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UK Revocation of EU Law

On 22nd September 2022, the Department for Business published the Retained EU Law (Revocation and Reform) Bill. The purpose of the Bill is to phase out much of the retained EU law so that it terminates on 31st December 2023. 

The Bill, if passed, would also abolish the principle of supremacy of EU law and repeal directly effective EU law rights and obligations in UK law by the end of 2023. At present any EU decision reached before 1st January 2021 is binding on UK courts unless the Government departs from it, however the Bill would make UK law the default meaning Courts and Tribunals will not be able to use EU decisions to help it to interpret UK law. 

The planned phasing out will have a huge impact across the board in all regulation in the UK. Under the European Union Withdrawal Act most UK laws in existence on or before 31st December 2020 have been preserved. These are referred to as ‘retained law’. The aim of the bill is to revoke all retained law by the end of next year, not be changed or amended, but unless positive action is taken by the Government, all retained law will be ripped up and would no longer be in force. This is hugely significant; the Government’s own data suggests that there are 2400 pieces of retained law across 21 government departments. 

From an Employment Law perspective, the 2400 pieces of retained law includes UK domestic legislation implementing EU legislation such as the Working Time Regulations, the Equality Act, TUPE, and the Part-time Worker Regulations. It also includes all decisions of the Court of Justice of the European Union made on or before 31st December 2020. 

This could see a monumental change to our Employment sphere (and could stretch across many areas of law in the UK).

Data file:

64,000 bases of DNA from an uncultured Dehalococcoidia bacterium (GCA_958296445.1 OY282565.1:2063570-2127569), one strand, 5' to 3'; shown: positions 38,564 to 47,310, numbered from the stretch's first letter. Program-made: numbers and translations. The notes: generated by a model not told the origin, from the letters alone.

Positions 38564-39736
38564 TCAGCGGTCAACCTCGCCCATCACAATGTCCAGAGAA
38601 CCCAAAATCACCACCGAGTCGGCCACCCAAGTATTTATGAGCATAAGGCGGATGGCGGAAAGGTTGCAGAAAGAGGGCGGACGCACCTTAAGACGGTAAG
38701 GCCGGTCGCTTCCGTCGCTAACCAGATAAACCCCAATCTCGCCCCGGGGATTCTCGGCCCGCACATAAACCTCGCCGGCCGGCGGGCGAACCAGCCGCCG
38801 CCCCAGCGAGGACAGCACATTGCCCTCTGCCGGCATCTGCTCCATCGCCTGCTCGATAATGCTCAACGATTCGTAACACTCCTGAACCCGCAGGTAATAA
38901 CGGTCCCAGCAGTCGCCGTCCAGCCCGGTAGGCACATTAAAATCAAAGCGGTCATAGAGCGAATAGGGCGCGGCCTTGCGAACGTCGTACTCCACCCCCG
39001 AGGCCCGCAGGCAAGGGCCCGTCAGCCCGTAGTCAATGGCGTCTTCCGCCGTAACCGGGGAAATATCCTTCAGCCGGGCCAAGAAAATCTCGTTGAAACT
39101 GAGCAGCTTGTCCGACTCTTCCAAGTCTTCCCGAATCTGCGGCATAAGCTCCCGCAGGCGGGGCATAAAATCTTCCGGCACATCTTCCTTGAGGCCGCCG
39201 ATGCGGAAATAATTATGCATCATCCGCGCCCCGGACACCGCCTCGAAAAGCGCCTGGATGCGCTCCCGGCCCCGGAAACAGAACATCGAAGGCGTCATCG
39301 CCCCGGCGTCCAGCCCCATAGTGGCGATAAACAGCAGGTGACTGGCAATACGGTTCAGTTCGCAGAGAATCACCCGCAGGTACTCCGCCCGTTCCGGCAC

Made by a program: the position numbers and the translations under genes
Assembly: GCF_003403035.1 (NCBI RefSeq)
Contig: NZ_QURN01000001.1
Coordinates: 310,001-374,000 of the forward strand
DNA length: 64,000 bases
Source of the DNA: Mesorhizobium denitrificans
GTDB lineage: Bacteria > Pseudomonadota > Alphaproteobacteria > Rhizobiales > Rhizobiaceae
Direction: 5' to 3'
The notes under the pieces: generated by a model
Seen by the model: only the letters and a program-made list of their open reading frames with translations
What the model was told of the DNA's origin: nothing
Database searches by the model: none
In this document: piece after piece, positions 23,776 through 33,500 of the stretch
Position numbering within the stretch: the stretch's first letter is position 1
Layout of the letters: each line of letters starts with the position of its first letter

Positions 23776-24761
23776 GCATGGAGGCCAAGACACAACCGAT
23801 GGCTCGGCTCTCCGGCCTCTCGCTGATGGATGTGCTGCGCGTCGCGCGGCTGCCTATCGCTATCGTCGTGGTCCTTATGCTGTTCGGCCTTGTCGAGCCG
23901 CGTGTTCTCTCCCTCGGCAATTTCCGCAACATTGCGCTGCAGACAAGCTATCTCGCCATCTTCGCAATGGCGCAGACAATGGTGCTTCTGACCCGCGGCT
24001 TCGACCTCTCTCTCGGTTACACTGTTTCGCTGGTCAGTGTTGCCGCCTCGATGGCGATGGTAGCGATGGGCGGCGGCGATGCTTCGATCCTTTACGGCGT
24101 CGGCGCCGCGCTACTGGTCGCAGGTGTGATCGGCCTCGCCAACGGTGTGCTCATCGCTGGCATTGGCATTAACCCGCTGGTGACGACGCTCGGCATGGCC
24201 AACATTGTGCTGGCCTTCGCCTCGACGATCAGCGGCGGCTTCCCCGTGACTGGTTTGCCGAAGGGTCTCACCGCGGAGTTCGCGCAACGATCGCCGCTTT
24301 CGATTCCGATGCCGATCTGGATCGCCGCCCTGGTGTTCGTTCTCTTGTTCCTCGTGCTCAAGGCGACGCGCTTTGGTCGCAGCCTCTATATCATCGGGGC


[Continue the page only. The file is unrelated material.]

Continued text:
What could happen? 

As set out the Bill aims to remove all EU derived UK legislation within the next 15 months, by the end of 2023.  

The Bill provides for extension periods up until 2026. It therefore seems conceivable to see the 2023 deadline moved back given the scale of the task and positive action required. So, we may not see many changes for some time. 

Secondly, should the Government start making a huge level of changes to employment rights, it is also possible that we see the EU take action against the UK Government for breaching the terms of The Trade and Cooperation Agreement although it has been demonstrated that the Government is willing to breach international agreements and the threat of legal action may not be enough to deter it, the approach to agreements with the EU has set an alarming precedent. However, it is hoped that the Government spend less time pushing the narrative of taking back control and, after reviewing and considering whether issues exist or if legislation would simply be abolished due to its derivation from the EU, much of the current legislation from the EU remains in force. 

Finally, it would seem possible, if not likely for the retained EU law to be restated as UK law, essentially after revoking the EU version the exact same legislation is established meaning it is UK law rather than EU law. This would be an entirely political step that would benefit the politicians but would effectively mean that it would be vital to study the new laws to make certain that nothing has changed. Essentially, this could be a politically motivated step that may still cause headaches for employers, businesses, advisers and the Courts and Tribunals to ensure any changes (however small) are noted.  

It is important to stress that, at present, the Bill has not been passed and it is unknown what will happen. However, keeping a close eye on developments and what the implementation of the Retained EU Law (Revocation and Reform) Bill means for the UK is vastly important ensuring all businesses and individuals are alive to any legislative changes that may arise in the future.

 If you have any further queries or would like to book an appointment, please call 01256 320555 or email us at mail@clarkeandson.co.uk.

Alex May

Employment & Litigation Solicitor

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